Vienna Symphonic Library Forum
Forum Statistics

174,322 users have contributed to 41,832 threads and 252,978 posts.

In the past 24 hours, we have 3 new thread(s), 17 new post(s) and 66 new user(s).

  • EQ'ing VSL instruments

    Hello community.

    I have a very deep problem.

    Of course, I adore all VSL instruments for their professional shape and playability.

    In most situations, I can mix them the way I want and be very happy with it.

    The problem is the few cases when I am not that happy, and helas, it is so with dimension violins together with MIR.  Too harsh, not mellow enough, not that real.

    I find myself EQing the instruments (mainly violins) just to observe that I don't improve on anything, I just destroy the original sound.  And yes, I have 50 EQs at least, some quite expensive.

    Curiously (and happily), voices or percussion sound absolutely gorgeous in MIR for me, and MIR gives that unique 3D feeling that you can't get anywhere else on the planet.  But strings, particularily dimension violins, get me nervous.

    Even more when I hear the splendid demos of Guy Bacos and Carles Piles.  Not a chance that I buy the fact that they use only dimension strings and MIR.  I would be happy to get a clue to how they achieve such a lush and realistic sound.



  • It is all about right usage of EQ and rather remove frequencies than gain. You can try also distortion, tape emulation. It makes wonders.

    P.S.: I mentioned several times that real recorded strings are in most cases harsh sounding, the best real orchestral recordings out there sounds harsh, the natural sound of string instruments in real world is harsh. I dont understand why anybody complain about harsh sound of violins. If you hear real strings performances it sounds HARSH. If you want to create nonrealistic sounding strings like those trailer/epic, you really want non harsh sound.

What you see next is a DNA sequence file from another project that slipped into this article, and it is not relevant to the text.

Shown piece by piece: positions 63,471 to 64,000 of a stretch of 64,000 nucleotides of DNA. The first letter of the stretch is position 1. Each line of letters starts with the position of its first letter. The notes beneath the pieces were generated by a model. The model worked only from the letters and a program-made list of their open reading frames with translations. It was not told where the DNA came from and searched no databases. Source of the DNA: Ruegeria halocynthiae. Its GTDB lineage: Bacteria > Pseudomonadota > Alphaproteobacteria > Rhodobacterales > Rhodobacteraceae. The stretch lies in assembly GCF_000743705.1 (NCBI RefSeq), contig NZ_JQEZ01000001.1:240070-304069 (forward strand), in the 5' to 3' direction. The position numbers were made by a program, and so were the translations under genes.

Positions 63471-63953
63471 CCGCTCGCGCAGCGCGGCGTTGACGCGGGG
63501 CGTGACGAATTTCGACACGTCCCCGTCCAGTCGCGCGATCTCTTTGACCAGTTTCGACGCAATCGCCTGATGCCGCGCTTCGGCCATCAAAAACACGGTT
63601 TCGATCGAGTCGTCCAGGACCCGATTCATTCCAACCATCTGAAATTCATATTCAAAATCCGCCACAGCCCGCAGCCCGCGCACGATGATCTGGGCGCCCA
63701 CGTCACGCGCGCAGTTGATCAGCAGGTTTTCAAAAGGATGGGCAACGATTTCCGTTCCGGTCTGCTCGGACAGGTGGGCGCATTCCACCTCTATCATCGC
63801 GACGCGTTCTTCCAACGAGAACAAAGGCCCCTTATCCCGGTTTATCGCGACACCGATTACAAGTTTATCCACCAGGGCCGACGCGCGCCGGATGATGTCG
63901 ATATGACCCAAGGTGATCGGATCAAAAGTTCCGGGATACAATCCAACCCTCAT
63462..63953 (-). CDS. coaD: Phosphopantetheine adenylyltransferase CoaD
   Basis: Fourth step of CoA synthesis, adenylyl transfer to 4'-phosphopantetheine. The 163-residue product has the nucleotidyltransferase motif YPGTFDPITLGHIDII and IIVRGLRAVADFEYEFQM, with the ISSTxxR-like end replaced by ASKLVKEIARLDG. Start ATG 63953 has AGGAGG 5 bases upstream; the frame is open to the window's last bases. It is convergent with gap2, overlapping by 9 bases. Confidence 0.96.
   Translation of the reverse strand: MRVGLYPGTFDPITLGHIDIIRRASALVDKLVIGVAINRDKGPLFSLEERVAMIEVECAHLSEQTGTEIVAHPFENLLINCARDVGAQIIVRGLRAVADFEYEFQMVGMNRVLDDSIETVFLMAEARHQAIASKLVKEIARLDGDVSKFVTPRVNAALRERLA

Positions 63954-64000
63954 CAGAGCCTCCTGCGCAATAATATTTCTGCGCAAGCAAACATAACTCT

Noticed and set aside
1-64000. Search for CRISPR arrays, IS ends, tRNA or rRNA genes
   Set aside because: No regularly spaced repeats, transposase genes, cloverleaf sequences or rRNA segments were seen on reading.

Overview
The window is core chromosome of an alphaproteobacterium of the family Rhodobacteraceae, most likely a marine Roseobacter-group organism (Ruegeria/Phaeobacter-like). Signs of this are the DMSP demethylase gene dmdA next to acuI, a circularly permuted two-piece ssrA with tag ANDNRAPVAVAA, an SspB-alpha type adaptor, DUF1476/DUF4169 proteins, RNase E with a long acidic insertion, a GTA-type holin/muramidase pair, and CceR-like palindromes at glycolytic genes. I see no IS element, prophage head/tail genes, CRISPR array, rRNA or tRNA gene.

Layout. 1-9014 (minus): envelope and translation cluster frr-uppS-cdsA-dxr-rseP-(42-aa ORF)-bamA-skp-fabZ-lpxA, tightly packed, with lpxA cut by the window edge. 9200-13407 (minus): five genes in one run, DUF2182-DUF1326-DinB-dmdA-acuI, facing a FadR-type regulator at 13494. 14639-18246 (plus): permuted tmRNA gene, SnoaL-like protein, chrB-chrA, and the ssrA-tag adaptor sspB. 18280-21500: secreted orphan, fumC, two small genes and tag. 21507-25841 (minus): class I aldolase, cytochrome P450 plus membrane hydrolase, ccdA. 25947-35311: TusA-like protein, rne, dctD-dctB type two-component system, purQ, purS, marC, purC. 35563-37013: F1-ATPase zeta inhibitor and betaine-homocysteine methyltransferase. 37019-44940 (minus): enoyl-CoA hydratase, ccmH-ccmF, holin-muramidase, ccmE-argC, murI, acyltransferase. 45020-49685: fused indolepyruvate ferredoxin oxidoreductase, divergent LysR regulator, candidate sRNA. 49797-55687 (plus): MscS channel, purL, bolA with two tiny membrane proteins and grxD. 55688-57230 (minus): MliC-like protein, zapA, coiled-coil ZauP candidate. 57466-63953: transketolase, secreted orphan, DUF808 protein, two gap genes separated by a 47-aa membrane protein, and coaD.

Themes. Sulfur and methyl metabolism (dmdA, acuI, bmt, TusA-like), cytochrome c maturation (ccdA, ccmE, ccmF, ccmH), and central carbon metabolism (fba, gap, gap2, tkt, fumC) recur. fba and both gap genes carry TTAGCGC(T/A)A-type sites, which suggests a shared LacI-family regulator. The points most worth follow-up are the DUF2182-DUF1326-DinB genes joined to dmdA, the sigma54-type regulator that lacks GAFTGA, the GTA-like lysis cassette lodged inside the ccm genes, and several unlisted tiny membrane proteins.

These days the 99% of virtual orchestral productions is overproduced, squeezed and it doesnt sound realistic. If you want to know what is realistic, go for live concert with great orchestra. You will be thrilled what the real orchestra sounds like!!!

  • Well, what icecubeman said - one shouldn't neccessarily confuse "lush" with "realistic". I think the Dimension Strings library is in a lot of ways the opposite of the general "lush strings" characteristics. It's a quite intimately sized ensemble, and it's extremely detailed in sampling and workflow. Very pronounced, very close-up. It's really like looking at string instruments with a magnifying glass. As if you could touch the sound, I feel.

    The "lush" thing on the other hand is mostly achieved by having very huge ensembles, in big rooms, wide stereo image, significant EQ cuts in the high mid range (look at the areas around 1.4 - 1.7 kHz, 2 - 2.5 kHz, 3 - 3.7 kHz, 4- 4.7 kHz for starters). It's all kind of distant and cloudy and blurred. Kind of less detail, more marshmallow creme.

    So perhaps DS isn't the most obvious choice if you're going for that soft, mellow, creamy kind of thing. Appassionata is far more tailored for that. But anyways, "lush" for strings has a lot to do with wide stereo, cut the nasal and biting high mids, perhaps hype the top end a bit, place it far back. Perhaps add some warm saturation. That's always a start.